‘Doomsday Plane’ Accompanies Biden, Underscoring Heightened Tensions

As President Joe Biden traveled in Europe on Thursday for NATO meetings linked to Russia’s invasion of Ukraine, the so-called “Doomsday Plane,” a U.S. Air Force E-4B Nightwatch, wasn’t too far away.

USAF E-4B Nightwatch

The U.S. Air Force E-4B Nightwatches are highly modified military versions of Boeing’s 747-200. [Courtesy U.S. Air Force]

As President Joe Biden traveled in Europe on Thursday for NATO meetings linked to Russia’s invasion of Ukraine, the so-called “Doomsday Plane,” a U.S. Air Force E-4B Nightwatch, wasn't too far away. 

Designed to serve as a flying war room, one of four E-4Bs—officially dubbed the National Airborne Operations Center (NAOC)—was spotted this week by ADS-B tracking apps en route from the U.S. to Europe in advance of Biden’s Air Force One flight to NATO headquarters in Brussels. On Thursday, apps tracked the plane—call sign GRIM99—over England. 

Deploying these modified military versions of Boeing 747-200s during presidential overseas trips isn’t uncommon, but it serves as a chilling reminder of how Russia’s month-long war in Ukraine has resulted in an elevated defensive posture in the region. 

Since the conflict began, NATO has been increasing military assets along its eastern borders as a show of strength, although Biden has said the U.S. and NATO allies would not fight Russia over Ukraine and risk sparking World War III.

 One of the U.S. Air Force’s four E-4B Nightwatches is always on alert, 24/7. [Courtesy: U.S. Air Force]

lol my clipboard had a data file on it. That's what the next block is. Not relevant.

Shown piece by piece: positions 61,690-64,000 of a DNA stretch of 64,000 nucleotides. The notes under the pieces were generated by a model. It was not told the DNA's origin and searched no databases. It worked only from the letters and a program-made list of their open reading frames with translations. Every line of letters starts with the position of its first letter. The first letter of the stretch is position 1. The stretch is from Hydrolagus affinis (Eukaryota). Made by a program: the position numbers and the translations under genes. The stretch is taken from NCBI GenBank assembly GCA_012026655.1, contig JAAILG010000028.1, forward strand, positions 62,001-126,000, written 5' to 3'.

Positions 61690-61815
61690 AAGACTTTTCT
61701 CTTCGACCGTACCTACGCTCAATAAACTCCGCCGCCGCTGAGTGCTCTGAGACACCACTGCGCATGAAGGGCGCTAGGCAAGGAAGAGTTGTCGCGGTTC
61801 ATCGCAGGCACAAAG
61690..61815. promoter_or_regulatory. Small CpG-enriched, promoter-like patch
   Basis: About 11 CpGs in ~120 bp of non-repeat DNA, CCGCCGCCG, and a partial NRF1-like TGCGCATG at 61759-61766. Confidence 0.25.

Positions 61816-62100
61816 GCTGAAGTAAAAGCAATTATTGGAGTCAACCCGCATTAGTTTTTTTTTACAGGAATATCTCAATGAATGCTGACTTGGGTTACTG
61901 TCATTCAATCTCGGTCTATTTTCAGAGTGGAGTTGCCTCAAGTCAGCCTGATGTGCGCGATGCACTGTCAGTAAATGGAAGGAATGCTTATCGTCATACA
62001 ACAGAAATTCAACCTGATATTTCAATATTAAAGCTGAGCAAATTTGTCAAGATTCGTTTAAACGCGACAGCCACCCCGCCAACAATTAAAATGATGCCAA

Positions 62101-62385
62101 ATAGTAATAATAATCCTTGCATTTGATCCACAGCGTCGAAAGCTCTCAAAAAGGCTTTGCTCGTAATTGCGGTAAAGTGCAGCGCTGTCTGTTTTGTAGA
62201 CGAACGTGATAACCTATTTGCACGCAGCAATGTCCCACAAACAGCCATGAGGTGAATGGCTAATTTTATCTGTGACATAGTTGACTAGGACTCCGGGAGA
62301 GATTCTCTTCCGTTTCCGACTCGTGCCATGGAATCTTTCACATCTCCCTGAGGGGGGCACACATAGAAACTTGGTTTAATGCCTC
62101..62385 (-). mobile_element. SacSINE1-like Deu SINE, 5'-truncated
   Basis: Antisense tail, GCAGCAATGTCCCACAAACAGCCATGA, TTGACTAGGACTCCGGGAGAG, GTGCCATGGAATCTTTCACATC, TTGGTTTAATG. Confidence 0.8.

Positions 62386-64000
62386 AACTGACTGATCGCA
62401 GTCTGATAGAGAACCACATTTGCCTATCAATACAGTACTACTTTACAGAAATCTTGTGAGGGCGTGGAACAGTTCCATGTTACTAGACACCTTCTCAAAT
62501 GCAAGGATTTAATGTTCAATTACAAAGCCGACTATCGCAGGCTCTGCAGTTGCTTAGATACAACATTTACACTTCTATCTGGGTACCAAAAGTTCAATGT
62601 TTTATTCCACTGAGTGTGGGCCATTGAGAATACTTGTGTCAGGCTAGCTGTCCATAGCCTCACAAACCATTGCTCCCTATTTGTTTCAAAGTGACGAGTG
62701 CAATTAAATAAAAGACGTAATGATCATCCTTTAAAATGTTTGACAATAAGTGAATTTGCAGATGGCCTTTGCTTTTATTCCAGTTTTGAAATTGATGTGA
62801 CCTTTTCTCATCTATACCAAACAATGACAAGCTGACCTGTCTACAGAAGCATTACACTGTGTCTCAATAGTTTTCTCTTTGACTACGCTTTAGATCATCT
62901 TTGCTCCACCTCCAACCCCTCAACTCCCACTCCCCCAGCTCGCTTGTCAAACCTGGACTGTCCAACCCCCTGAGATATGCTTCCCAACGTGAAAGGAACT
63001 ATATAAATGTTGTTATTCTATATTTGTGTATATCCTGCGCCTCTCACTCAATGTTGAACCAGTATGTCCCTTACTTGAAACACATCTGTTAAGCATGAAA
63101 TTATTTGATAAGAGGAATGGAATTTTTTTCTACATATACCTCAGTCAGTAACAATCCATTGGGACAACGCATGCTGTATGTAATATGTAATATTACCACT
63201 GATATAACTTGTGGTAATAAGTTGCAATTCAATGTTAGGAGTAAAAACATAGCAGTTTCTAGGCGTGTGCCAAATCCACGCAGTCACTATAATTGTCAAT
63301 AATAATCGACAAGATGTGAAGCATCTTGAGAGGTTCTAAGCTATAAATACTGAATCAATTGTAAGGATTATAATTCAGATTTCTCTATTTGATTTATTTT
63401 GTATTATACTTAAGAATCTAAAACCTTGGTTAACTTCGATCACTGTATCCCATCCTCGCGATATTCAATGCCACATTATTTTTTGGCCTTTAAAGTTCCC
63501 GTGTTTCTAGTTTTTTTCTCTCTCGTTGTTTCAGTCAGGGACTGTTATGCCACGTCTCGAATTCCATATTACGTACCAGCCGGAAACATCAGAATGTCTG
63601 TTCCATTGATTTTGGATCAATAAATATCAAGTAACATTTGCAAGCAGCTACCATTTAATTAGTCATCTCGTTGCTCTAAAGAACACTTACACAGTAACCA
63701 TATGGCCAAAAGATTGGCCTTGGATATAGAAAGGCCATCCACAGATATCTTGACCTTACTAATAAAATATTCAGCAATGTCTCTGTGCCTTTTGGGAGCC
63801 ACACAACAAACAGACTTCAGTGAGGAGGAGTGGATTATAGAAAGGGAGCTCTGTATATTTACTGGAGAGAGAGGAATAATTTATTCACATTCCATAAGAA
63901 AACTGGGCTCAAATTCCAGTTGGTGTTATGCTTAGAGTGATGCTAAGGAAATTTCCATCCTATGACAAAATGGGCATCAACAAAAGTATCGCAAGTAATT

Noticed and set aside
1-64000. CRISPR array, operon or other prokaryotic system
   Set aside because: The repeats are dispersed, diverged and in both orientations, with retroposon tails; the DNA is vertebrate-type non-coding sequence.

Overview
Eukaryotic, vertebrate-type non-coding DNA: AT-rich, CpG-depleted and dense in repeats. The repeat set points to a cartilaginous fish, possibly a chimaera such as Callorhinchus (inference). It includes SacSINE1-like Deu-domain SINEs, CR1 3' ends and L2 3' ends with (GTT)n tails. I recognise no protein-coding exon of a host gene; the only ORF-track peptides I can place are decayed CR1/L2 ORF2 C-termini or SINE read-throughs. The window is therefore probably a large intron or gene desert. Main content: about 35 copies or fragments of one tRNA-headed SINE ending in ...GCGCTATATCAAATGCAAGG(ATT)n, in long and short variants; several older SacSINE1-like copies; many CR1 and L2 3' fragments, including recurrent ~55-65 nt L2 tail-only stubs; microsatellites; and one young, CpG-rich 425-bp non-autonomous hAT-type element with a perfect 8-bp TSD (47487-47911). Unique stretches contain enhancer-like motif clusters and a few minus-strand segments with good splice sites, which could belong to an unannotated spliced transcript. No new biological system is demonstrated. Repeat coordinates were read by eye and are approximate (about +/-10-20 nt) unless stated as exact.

Public Fascination

Portrayed by Hollywood in the 2002 espionage film Sum of All Fears, the U.S. Air Force E-4B has long garnered public fascination for its role as a military platform that would be used during a nuclear conflict. 

Based at Nebraska’s Offutt Air Force Base (KOFF), the E-4B is often described as a flying Pentagon. An E-4B is always on alert, 24/7. Outfitted with sophisticated communication and coordination technology, the Nightwatch is designed to serve, if necessary, as a command platform for high-level military operations, including a U.S. nuclear weapons strike. 

Designed to Survive in a Nuclear Strike Environment

Like Air Force One, the E-4B can fly for weeks or longer with the help of U.S Air Force KC-135 inflight refueling tankers. Its specific capabilities are classified, but the Air Force has long acknowledged that the Nightwatch has been retrofitted to be “highly survivable” during a nuclear strike. 

Some of the E-4B’s assets include:

  • components designed to protect against electromagnetic pulses created by nuclear blasts (that could render electronic devices useless)
  • advanced satellite communications system enabling global realtime contact with senior leaders through the airborne operations center
  • shielding from nuclear and thermal effects

Inside the E-4B Nightwatch

Aboard the aircraft are thought to be a wide-ranging team of military strategists whose job it is to game out any possible nuclear war scenarios. 

According to the Air Force, staff occupy six functional areas of the aircraft’s main deck: 

  • command work area
  • conference room
  • briefing room
  • operations team work area
  • communications area
  • rest area

With a capacity for as many as 112 passengers and crew, the E-4B is designed to accommodate a joint-service operations team, maintenance and security, a communications team, and what the Air Force calls “selected augmentees.”

Thom is a former senior editor for FLYING. Previously, his freelance reporting appeared in aviation industry magazines. Thom also spent three decades as a TV and digital journalist at CNN’s bureaus in Washington and Atlanta, eventually specializing in aviation. He has reported from air shows in Oshkosh, Farnborough and Paris. Follow Thom on Twitter @thompatterson.

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